Bid Protest Committee rules against Govt – Topco juice contract
Local juice company Tropical Orchard Products Company (Topco) has won its appeal to the Bid Protest Committee over the Government’s decision to award its supply contract to another company – from Suriname.
Topco, which is a subsidiary of Demerara Distillers Limited (DDL), was a long-time supplier of juices to the Guyana Government for its national school feeding programme. That is until the Education Ministry, the procuring entity, deemed its bid for a continuation of the contract unsuitable, based on past performance.
According to the Committee, which is based at the National Procurement and Tender Administration Board (NPTAB), the Education Ministry failed to make known that past performance was a criterion for selection beforehand.
“The non-disclosure of past performance as an evaluation criterion in the solicitation documents prevents and precludes the procuring entity from belatedly relying on such criterion in the evaluation and determination of the bid,” the Committee stated.
It went on to note in its review that “The procuring entity failed, refused and/or neglected to consider only such evaluation criteria as set forth in the solicitation and tender documents contrary to sections 5 (3), 39 (2) and 39 (4) (c) of the Procurement Act, Cap 73:05.”
As the Committee deemed the Ministry to have breached this law, it went on to order that the Ministry annul its evaluation of the tenders. The Committee stated that this was because the Ministry’s evaluation committee “used an unlawful procedure to assess the bid of (Topco)”.
The evaluation committee has a specific remit from which it should not deviate. Firstly, it must only use the evaluation criteria that are in the tender documents to evaluate the bidders. Secondly, using these criteria, it determines the lowest evaluated tender.
“Thirdly, it conveys its recommendation to the procuring entity in a timely manner. No scope is given to the evaluation committee to use any criteria other than what is set out in the tender.”
The Bid Protest Committee went on to rule that “pursuant to section 53 (5) of the Procurement Act, the procuring entity is ordered to compensate the Complainant for the cost of the preparation of its bid”.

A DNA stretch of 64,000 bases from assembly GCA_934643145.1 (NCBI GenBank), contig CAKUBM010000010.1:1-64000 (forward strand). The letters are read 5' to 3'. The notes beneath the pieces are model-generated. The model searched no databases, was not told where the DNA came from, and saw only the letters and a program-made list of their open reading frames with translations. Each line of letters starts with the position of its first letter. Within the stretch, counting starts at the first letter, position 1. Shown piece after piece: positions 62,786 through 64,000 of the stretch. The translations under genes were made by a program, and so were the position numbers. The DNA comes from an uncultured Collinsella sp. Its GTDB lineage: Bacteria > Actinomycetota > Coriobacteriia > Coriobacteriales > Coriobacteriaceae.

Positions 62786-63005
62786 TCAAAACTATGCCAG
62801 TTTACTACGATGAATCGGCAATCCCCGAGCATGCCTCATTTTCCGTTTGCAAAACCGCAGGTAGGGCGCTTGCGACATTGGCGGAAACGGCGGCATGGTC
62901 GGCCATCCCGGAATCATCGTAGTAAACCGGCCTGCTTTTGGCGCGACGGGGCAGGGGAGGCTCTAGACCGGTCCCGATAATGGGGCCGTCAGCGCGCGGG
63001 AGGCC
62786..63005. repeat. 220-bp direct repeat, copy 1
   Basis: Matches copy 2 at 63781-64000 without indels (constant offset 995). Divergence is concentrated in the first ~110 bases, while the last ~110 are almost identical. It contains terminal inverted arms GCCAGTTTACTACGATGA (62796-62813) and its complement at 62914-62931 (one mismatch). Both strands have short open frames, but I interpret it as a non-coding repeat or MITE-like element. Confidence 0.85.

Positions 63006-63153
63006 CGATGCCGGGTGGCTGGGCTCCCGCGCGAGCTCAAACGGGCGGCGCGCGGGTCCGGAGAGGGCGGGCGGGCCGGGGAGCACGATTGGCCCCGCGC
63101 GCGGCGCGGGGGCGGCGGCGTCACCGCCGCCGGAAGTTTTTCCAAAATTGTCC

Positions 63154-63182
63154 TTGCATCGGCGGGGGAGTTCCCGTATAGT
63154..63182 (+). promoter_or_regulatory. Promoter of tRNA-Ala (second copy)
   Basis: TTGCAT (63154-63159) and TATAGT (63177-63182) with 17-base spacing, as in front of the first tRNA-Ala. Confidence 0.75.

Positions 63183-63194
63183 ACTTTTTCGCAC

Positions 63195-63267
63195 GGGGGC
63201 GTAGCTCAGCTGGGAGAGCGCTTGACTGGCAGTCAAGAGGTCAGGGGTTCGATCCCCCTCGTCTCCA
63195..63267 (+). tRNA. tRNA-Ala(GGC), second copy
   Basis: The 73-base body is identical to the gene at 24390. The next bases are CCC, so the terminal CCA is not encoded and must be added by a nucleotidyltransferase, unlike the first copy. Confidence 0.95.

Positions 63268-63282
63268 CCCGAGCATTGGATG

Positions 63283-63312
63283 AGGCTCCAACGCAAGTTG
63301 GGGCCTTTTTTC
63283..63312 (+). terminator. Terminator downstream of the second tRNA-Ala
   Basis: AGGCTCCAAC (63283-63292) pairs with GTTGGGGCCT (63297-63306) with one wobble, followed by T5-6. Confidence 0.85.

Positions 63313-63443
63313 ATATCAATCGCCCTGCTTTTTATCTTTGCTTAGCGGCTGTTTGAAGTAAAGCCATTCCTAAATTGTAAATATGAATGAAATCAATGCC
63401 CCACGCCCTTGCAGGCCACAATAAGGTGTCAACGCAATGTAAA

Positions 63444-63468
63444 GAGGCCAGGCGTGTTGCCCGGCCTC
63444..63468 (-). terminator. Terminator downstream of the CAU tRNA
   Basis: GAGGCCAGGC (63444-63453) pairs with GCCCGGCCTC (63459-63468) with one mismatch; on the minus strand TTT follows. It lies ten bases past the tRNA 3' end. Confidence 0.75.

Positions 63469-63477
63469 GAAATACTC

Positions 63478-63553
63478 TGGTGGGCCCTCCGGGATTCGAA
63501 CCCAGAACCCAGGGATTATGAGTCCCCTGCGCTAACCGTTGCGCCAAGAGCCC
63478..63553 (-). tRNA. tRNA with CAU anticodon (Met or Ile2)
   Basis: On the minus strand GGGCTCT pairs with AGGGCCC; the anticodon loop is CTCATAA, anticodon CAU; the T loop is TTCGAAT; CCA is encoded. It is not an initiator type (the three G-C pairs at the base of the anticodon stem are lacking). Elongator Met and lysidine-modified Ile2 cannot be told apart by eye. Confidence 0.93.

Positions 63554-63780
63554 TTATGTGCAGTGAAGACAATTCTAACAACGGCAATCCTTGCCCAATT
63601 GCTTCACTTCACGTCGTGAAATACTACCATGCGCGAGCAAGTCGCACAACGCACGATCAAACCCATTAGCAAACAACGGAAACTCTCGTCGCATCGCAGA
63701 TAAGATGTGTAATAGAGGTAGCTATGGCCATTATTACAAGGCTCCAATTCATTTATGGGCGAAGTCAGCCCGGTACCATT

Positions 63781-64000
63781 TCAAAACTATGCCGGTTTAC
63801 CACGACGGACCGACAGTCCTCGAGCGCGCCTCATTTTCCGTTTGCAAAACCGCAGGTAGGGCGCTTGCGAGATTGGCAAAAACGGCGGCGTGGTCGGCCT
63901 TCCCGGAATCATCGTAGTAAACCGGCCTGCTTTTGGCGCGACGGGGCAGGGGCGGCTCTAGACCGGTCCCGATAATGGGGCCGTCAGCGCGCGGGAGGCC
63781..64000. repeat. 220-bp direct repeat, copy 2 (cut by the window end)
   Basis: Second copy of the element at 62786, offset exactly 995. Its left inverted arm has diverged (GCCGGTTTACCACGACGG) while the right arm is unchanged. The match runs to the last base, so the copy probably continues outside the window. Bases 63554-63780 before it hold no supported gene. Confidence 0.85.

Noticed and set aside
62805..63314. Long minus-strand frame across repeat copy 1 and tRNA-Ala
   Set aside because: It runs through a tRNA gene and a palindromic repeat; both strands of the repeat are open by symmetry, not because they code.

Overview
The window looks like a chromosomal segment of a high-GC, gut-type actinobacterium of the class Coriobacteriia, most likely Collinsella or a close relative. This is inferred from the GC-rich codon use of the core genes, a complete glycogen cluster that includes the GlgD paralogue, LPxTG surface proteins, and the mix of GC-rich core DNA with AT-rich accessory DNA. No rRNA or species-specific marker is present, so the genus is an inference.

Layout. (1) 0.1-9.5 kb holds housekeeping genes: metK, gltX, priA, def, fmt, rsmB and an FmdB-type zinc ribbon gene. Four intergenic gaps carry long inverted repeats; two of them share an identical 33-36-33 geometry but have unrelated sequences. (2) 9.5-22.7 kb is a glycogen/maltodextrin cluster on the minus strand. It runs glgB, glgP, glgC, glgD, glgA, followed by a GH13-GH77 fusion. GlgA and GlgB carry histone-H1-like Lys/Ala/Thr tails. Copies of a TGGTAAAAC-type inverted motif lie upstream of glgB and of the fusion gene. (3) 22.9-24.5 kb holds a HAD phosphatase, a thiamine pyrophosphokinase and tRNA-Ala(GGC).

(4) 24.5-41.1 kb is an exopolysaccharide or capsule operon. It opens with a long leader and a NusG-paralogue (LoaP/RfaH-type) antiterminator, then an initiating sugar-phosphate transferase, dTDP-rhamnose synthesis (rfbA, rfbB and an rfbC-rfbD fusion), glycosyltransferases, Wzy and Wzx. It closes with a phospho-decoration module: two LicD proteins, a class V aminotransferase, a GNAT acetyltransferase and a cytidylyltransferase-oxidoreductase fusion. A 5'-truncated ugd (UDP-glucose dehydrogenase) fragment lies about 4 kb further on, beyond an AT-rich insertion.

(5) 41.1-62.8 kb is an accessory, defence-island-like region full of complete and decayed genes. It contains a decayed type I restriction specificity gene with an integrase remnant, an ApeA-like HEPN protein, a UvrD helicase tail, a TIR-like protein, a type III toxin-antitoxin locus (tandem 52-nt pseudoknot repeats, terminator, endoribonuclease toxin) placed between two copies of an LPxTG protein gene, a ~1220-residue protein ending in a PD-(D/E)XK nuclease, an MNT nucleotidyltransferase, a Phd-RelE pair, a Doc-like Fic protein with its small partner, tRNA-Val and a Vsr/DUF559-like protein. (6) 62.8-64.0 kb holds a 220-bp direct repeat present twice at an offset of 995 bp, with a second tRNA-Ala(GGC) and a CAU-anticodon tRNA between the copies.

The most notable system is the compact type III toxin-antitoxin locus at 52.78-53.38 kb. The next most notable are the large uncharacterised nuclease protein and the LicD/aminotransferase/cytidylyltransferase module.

The bidding was done by restricted tendering. The other six bidders were Caribbean International Distribution Inc, Guyana Beverage Inc, Banks DIH Holdings, Topco, ANSA McAL Trading Ltd and Continental Foods Inc.
Topco’s bid, $506.6 million, was the lowest one of all. Citing issues with performance such as expiration dates being breached and spoilage, the Ministry wrote Topco a letter to inform the company that it had been unsuccessful.
Despite Topco responding and asking for its bid to be reviewed in accordance with the criteria set out in the bid documents, Government did not reply. This stance continued until Topco complained to the Bid Protest Committee, after which the Education Ministry revealed it had felt compelled to invite the juice company.
At the hearing, which was held on November 29, 2016, Topco requested that the Ministry annul its decision against Topco and re-evaluate the company’s bid according to the bid documents. In addition, a request was made for a full refund of its registration fee.
Present at the hearing was the Education Ministry’s Permanent Secretary, Delma Nedd.
After Topco lost its bid last year, Government awarded the contract to supply boxed juices locally to Caribbean International Distribution Inc (CIDI), a subsidiary of Rudisa Beverages Company of Suriname. It is a decision that was criticised as Topco was a local company providing employment to many. Topco sources its raw materials for juice from local farmers.
It was only June of last year that the Bid Protest Committee was set up. The Topco case is one of its first.
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